Patient safety in the NHS in England is being put at “unacceptably high” risk, with severe staff shortages leaving hospitals, GP surgeries and A&E units struggling to cope with soaring demand, health chiefs have warned.
The health service has hit “breaking point”, the leaders say, with record numbers of patients seeking care.
Nine in 10 NHS chief executives, chairs and directors have reported this week that the pressures on their organisation have become unsustainable. The same proportion is sounding “alarm bells” over staffing, with the lack of doctors, nurses and other health workers putting lives of patients at risk.
Sajid Javid, the health secretary, has come under fire for recently claiming, at a No 10 press conference, that he did not believe the pressure on the NHS was unsustainable.
But the survey of 451 NHS leaders in England finds the health service already at “tipping point”. The results of the poll, conducted by the NHS Confederation, which represents the healthcare system in England, Wales and Northern Ireland, show that 88% of the leaders think the demands on their organisation are unsustainable, and 87% believe a lack of staffing in the NHS as a whole is putting patient safety and care at risk.
The survey of the most senior executives running hospitals, ambulance services, mental health providers, community services, primary care and integrated care systems comes hours before new performance figures for the NHS in England are due to be published.
The number of people waiting for hospital treatment in England has hit a record high of 5.7 million as the NHS struggles to clear the backlog of care that has been worsened by the pandemic. Updated figures are expected on Thursday.
The greatest areas of concern for NHS leaders are primary care, and urgent and emergency care, according to the survey.
Matthew Taylor, the chief executive of the NHS Confederation, said: “Almost every healthcare leader we’ve spoken to is warning that the NHS is under unsustainable pressure, and they are worried the situation will worsen, as we head into deep midwinter, unless action is taken. They are also sounding alarm bells over risks to patient safety if their services become overwhelmed, on top of a severe workforce crisis.
“The health and social care secretary says the NHS is not under unsustainable pressure, but NHS leaders are clear that we have reached a tipping point. Frontline providers across all parts of the NHS are under intolerable pressure.”
A hospital trust chief executive in the south-east said: “Systems are at breaking point and risk is unacceptably high [for] some cohorts of patients, be that in emergency, primary care, cancer or elective care [or elsewhere]. But where is the honesty and openness about this?”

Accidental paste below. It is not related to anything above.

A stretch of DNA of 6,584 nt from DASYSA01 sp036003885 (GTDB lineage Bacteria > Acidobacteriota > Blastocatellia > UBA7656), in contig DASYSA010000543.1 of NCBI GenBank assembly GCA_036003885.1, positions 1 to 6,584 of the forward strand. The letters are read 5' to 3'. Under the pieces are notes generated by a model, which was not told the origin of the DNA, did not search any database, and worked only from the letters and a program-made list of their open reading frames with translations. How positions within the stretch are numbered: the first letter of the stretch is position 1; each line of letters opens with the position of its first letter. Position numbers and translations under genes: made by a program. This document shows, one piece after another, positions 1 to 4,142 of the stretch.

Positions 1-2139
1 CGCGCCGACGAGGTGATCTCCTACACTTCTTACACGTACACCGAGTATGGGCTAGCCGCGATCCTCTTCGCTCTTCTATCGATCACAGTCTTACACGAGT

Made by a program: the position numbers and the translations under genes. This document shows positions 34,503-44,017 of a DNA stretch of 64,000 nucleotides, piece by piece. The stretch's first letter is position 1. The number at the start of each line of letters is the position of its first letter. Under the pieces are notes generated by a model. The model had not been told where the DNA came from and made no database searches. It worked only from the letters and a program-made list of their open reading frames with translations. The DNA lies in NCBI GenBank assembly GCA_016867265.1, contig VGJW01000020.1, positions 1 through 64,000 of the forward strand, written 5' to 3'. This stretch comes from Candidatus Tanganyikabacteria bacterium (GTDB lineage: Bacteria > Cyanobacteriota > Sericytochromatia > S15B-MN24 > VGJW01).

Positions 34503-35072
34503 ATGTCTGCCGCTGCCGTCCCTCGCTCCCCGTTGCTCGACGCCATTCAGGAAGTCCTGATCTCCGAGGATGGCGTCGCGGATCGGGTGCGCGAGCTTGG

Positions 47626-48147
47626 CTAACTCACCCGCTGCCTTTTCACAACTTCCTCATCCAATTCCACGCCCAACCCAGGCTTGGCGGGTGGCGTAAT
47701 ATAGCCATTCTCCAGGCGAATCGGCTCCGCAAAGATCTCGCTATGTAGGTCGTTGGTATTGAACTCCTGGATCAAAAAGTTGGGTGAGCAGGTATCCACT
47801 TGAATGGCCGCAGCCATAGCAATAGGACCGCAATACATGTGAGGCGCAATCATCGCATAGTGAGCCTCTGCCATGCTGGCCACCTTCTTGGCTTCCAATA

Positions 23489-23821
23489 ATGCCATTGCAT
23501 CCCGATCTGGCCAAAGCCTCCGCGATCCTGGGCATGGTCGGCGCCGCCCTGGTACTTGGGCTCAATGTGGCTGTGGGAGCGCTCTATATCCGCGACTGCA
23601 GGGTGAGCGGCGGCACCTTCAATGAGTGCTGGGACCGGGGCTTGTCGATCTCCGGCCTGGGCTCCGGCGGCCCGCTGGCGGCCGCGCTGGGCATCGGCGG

An ambulance leader revealed that pressures were so severe they were hampering the organisation’s “ability to respond to immediate life-threatening calls” and meant “some patients will die”.
Taylor said that while the NHS was approaching winter with more than 90,000 vacancies, the “number one measure” ministers could take now to stop the NHS plunging into crisis would be providing emergency funding for social care, which had even greater numbers of unfilled jobs.
The Guardian revealed last month that the NHS was facing a mounting beds crisis because care homes with unprecedented staff shortages had to stop taking in patients from hospitals.
Health leaders are trying to free up space in the NHS to tackle the backlog of 5.7 million people – equivalent to almost 10% of the population of England – awaiting treatment. But efforts to speed up the discharge of patients into the community are being hampered by care-worker shortages.
The most endorsed recommendation by health leaders in the NHS Confederation poll was for ministers to provide urgent extra support for social care. This should be targeted at ensuring effective discharge arrangements so that people can live more independently in care homes or in their own homes, health leaders said.
The NHS beds crisis is now so serious that as many as one in five beds in some hospitals are occupied by patients who are medically fit to be discharged, the Guardian was told. In most cases that is because there is no care package available to enable them to leave hospital.
Taylor said the required extra support for social care services should include more money to increase care assistants’ wages to help fill staffing vacancies, and to increase the staff’s fuel allowance so more people could be persuaded back into the sector.
He added: “We welcomed the government’s recent extra investment in the NHS, but we cannot immediately buy our way out of this potential crisis due to the 90,000-plus vacancies in the NHS. It would be better to allocate more immediate funding, from the recent funding settlement, to social care services, as boosting the numbers of care staff will have much greater impact on reducing pressures on hospitals and other parts of the NHS.”